Eat @ Joe's



November 6, 2003 -- Ten years ago, where did you most not want to wine and dine clients while you traveled? Fast forward to today: Where are some of the hottest dining spots in your city du jour?

If you answered "hotel restaurants" to both, you've spotted the growing trend.

Hotel restaurants have been reinvented to add prestige to the property and to attract a steady stream of local diners as well as the in-house guests. Think celebrity chef, foodie-focused menu and unique ambience. Some hotel dining rooms are even marketed as stand-alone restaurants, often with direct street access, so patrons needn't traverse a hotel lobby before they enter the "dining event" zone.

What's changed hotel food from afterthought to ultra-hot? Hotels have seen that a serious restaurant can produce serious income and help set a property apart from the competition. Hotel guests--especially business travelers, traditionally the heaviest food and beverage spenders--have become much more sophisticated about food. They're apt to remember hotels that offer the latest fare. Not incidentally, hotel operators can also bolster their bottom lines by courting a food-savvy local clientele to offset downturns in room occupancy.

Some chains noted for delivering the goods in the dining room as well as in the guestroom include super-deluxe hotel groups such as the Four Seasons, Ritz-Carlton and St. Regis. The Kimpton boutique chain has also carved a dining niche. But many independent properties have also cemented their reputations by crafting a top restaurant and installing a top chef.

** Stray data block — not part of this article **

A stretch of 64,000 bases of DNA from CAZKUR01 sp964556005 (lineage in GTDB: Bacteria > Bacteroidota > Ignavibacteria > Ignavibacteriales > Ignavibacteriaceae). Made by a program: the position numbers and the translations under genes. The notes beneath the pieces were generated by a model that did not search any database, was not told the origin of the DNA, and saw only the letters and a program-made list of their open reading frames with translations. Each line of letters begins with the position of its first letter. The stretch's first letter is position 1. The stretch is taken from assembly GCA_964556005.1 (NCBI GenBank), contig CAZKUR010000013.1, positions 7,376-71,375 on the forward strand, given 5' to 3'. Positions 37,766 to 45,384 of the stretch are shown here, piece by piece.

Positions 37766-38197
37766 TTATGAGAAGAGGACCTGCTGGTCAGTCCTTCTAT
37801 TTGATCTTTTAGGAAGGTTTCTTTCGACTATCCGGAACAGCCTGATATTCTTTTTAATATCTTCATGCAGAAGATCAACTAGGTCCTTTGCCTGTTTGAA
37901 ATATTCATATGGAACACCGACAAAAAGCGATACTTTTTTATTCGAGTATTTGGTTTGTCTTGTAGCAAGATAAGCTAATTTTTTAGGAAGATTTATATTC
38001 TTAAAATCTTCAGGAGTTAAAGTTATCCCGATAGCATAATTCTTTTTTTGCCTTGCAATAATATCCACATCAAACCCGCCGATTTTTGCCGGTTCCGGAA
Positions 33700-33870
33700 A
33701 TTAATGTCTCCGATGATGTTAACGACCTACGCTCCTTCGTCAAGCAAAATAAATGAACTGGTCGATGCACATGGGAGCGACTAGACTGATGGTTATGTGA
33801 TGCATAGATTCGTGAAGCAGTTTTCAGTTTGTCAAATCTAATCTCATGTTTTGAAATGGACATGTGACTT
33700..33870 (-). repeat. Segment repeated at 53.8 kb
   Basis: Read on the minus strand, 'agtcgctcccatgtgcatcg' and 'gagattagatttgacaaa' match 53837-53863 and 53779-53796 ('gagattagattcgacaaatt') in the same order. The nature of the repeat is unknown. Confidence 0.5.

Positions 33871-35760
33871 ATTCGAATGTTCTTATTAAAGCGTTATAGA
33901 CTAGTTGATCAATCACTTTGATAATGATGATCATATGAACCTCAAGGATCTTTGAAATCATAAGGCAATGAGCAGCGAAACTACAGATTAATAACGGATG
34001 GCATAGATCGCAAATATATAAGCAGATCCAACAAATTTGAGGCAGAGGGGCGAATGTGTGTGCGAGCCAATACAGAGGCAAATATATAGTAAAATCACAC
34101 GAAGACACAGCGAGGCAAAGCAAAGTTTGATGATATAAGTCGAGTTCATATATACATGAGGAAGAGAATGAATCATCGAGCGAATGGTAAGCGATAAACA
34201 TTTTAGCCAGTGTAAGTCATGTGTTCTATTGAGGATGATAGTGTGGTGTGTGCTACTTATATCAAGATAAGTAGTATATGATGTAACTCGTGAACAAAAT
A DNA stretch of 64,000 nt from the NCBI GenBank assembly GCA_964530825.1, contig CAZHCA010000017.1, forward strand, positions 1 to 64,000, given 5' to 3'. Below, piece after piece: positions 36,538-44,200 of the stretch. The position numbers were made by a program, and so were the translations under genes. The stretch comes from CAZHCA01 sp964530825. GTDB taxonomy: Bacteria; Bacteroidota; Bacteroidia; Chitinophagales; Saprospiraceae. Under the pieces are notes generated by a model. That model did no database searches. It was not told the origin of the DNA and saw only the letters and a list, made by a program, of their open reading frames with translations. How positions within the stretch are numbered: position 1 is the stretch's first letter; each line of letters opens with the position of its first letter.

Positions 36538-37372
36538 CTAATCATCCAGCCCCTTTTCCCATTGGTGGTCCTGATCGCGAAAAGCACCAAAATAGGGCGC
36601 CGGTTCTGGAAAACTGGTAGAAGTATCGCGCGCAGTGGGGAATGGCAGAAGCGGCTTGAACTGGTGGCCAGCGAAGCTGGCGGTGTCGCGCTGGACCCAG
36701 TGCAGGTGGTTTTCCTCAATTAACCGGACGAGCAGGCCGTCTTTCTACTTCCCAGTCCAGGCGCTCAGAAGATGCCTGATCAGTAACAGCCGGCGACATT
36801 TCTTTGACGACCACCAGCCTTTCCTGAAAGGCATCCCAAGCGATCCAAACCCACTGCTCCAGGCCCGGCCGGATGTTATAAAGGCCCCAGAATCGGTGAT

As a guest at a property with one of these hot spots, you can take advantage of the hard-to-come-by seats that the hotel often reserves for those in-house. Or, you can grab what many of us think of as the best seat in the house--yes, the one in your hotel room where all apparel is casual and reading and TV viewing are approved tableside behaviors--and order a trendy meal from room service. Either way, you've got more delicious choices than ever.

Here is an arbitrary selection of some of the hottest hotel restaurants across the country. I'll offer up more suggestions in a future column.

BOSTON Spire, in the Ladder District's Nine Zero hotel, features innovative, French-inspired, contemporary food from chef Jeffrey Everts. This includes dishes such as sea bream with parsley salad, celery root and roasted elephant garlic. The cuisine is all served with a second-floor view of the
Park Street Church spire.

CHICAGO NoMI, named for its North Michigan address in the Park Hyatt hotel, features the unique creations of French chef Sandro Gamba. He adds Italian and Asian touches to arrive at dishes such as lobster risotto with lemongrass and pepper-crusted pineapple, rabbit confit with heirloom tomatoes or roasted halibut in truffle beurre blanc.

DENVER Restaurant Kevin Taylor in Hotel Teatro, just across from the Denver Center for Performing Arts, helped revitalize downtown more than four years ago and has been going strong ever since. Chef Taylor's menu of eclectic American food includes favorites such as roasted rack of Colorado lamb and ravioli of Maine lobster, asparagus and sweet corn.